After reading about the Jane-athon that is happening at ALA Midwinter in a few months, I decided that I’d like to play around with RDA cataloging outside of the strictures of MARC. I had a quiet afternoon at my library a few weeks ago, so I figured it was a good time to download the RIMMF tool and try it out. RIMMF, or RDA In Many Metadata Formats, was created by Deborah and Richard Fritz to use as a training tool for RDA cataloging. They did a huge service to the library community by creating and releasing it for people like me to play with it. RIMMF is pretty simple and bare-bones, but I was really excited to use a tool that was designed specifically for RDA.
Downloading and getting started with RIMMF was very easy. Actually using it to create records isn’t the most intuitive thing in the world, though – I had some trouble figuring out how to add new element fields and remembering to click in the fields that autofill to actually get the system to provide the information. Thankfully, though, there is a lot of great documentation on the RIMMF website that walks you through using it.
The design of the tool really puts RDA cataloging rules and the WEMI model at the forefront, which made using it very interesting and enlightening. The process of describing a resource involves creating separate records for each of the WEMI entities. I quickly realized that my grasp on the different entities wasn’t as firm as I thought it was — Expression in particular still feels hazy to me. Actually seeing the different pieces of information divided up by entity was really useful, not just in remembering which element goes where, but in helping me think about why a certain piece of information is associated with that entity.
After you create records for the Works, Expressions, Manifestations, and Items, RIMMF shows you a relationship tree, demonstrating the hierarchy of the related records in your set. I had some trouble getting this feature to work at first, but somehow it worked itself out, and it really is pretty neat. I imagine when you have a lot of records linked together (like the Jane-athon’s goal), it will really show the power of those relationships.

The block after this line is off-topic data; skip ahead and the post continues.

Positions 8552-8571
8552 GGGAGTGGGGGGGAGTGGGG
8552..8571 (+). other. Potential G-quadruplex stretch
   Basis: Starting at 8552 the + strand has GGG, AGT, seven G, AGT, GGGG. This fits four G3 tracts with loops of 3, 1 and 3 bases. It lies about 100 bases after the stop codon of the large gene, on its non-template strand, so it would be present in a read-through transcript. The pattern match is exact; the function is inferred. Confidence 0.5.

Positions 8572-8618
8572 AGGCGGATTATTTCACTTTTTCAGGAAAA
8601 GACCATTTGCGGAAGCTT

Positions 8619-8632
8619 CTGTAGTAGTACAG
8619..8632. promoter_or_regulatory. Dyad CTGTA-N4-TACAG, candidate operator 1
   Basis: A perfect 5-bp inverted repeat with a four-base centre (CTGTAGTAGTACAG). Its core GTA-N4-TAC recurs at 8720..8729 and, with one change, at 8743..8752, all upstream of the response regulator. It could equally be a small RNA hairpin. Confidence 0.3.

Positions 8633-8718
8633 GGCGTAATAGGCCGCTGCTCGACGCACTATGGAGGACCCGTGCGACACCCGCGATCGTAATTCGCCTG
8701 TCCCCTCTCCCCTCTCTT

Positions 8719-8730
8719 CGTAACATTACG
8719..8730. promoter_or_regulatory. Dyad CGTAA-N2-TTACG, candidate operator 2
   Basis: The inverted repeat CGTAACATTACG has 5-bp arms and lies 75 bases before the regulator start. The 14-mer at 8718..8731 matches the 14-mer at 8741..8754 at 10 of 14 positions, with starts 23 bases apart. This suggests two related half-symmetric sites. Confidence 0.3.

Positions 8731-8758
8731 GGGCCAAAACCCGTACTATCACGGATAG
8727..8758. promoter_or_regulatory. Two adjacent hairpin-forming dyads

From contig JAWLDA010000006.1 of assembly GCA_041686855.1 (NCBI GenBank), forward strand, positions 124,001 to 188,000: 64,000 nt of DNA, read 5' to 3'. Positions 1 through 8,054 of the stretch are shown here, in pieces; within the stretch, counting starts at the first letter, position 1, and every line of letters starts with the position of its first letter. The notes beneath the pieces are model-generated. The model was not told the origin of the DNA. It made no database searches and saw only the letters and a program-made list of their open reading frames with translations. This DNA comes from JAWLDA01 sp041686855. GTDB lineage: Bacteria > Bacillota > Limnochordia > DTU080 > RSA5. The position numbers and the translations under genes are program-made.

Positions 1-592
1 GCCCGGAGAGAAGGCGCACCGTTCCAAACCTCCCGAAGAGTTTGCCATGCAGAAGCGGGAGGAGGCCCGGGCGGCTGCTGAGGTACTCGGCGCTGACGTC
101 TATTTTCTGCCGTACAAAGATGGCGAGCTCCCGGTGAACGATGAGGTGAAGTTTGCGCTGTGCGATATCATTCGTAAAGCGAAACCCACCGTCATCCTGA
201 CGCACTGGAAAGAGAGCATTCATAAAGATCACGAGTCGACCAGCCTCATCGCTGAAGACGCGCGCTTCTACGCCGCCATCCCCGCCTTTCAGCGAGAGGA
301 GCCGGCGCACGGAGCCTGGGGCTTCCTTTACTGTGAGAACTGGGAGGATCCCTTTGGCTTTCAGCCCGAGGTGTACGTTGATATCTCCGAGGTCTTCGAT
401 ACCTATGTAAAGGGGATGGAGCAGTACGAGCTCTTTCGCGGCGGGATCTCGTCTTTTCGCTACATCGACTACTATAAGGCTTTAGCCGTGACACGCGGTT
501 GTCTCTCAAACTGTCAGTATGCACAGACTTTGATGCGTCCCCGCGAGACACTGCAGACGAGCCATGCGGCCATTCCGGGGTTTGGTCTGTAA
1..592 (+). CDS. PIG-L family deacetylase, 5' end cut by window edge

Each element is named using RDA terminology, and links are provided to the relevant rules in the RDA Toolkit (way to go, hyperlinked Toolkit!). Entering the data this way is great, and really made me realize how much of my knowledge of RDA is filtered through MARC. I’m not an expert cataloger, but I consider myself fairly proficient with at least the basic RDA rules and elements. But since so many of the rules get bent out of shape when they get squeezed into MARC, I never really learned the actual rules – just how to encode the correct data in MARC records. Working in RIMMF, for example, I realized I don’t fully understand the difference between the title of a work and the title of a manifestation. And I could never have told you how to create an access point for an expression. It just goes to show how valuable a tool like RIMMF is, for helping us think about RDA on its own terms, rather than in the terms that MARC dictates.
Of course, in doing so, I also got a little bit more intimately familiar with some of the quirks and challenges of RDA. But I think that’s a positive thing too: RDA isn’t perfect, and still needs refinement and clarification. I try to follow some of the JSC’s decisions about changes and updates, but it can be a challenge to keep track of the different rules in the abstract. Becoming even a little bit more familiar with the standard on its own merits will hopefully help allow more of us to engage in those conversations.
For me, the best part about spending a few hours playing with RIMMF was getting to think about bibliographic metadata with no reference whatsoever to MARC. I’m a big believer that MARC is holding us back in so many ways, but I’ve always had a hard time breaking its hold on my thinking, at least for bibliographic description. I think some of that at least is because I learned cataloging by learning MARC. Which is exactly why tools like RIMMF are so valuable. I hope to keep experimenting with it, trying different kinds of material and building up more examples to visualize the links between them. I’d also love to participate in something like the Jane-athon to learn together with other people, and I hope there are more similar events (sadly, I’m not going to be a Midwinter). In the meantime, I’m more excited than ever about the future of bibliographic metadata, whatever it might look like.